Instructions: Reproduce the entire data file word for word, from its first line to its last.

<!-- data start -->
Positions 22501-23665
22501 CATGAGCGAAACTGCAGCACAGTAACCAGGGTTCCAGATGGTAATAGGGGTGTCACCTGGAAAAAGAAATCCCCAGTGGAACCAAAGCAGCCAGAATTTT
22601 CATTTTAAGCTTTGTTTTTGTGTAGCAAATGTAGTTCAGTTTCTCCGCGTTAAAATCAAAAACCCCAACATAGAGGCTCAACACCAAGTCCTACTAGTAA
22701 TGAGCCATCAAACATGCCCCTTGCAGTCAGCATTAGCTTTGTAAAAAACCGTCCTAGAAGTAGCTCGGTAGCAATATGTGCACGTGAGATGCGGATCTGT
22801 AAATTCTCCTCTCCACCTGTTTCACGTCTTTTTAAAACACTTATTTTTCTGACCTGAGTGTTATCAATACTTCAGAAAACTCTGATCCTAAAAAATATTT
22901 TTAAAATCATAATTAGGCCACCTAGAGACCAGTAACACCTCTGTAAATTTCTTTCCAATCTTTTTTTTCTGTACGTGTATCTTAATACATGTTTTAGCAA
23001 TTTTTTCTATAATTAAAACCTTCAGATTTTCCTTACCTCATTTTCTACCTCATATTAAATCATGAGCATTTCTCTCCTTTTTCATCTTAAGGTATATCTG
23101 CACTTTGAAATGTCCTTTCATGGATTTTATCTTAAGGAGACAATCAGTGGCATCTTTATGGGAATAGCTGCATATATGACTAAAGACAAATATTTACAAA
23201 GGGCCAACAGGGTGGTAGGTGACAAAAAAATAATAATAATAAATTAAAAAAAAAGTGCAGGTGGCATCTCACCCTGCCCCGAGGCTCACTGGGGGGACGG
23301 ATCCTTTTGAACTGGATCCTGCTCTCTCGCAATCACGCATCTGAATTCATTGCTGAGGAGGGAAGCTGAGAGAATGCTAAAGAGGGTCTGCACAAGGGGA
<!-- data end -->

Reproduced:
Positions 22501-23665
22501 CATGAGCGAAACTGCAGCACAGTAACCAGGGTTCCAGATGGTAATAGGGGTGTCACCTGGAAAAAGAAATCCCCAGTGGAACCAAAGCAGCCAGAATTTT
22601 CATTTTAAGCTTTGTTTTTGTGTAGCAAATGTAGTTCAGTTTCTCCGCGTTAAAATCAAAAACCCCAACATAGAGGCTCAACACCAAGTCCTACTAGTAA
22701 TGAGCCATCAAACATGCCCCTTGCAGTCAGCATTAGCTTTGTAAAAAACCGTCCTAGAAGTAGCTCGGTAGCAATATGTGCACGTGAGATGCGGATCTGT
22801 AAATTCTCCTCTCCACCTGTTTCACGTCTTTTTAAAACACTTATTTTTCTGACCTGAGTGTTATCAATACTTCAGAAAACTCTGATCCTAAAAAATATTT
22901 TTAAAATCATAATTAGGCCACCTAGAGACCAGTAACACCTCTGTAAATTTCTTTCCAATCTTTTTTTTCTGTACGTGTATCTTAATACATGTTTTAGCAA
23001 TTTTTTCTATAATTAAAACCTTCAGATTTTCCTTACCTCATTTTCTACCTCATATTAAATCATGAGCATTTCTCTCCTTTTTCATCTTAAGGTATATCTG
23101 CACTTTGAAATGTCCTTTCATGGATTTTATCTTAAGGAGACAATCAGTGGCATCTTTATGGGAATAGCTGCATATATGACTAAAGACAAATATTTACAAA
23201 GGGCCAACAGGGTGGTAGGTGACAAAAAAATAATAATAATAAATTAAAAAAAAAGTGCAGGTGGCATCTCACCCTGCCCCGAGGCTCACTGGGGGGACGG
23301 ATCCTTTTGAACTGGATCCTGCTCTCTCGCAATCACGCATCTGAATTCATTGCTGAGGAGGGAAGCTGAGAGAATGCTAAAGAGGGTCTGCACAAGGGGA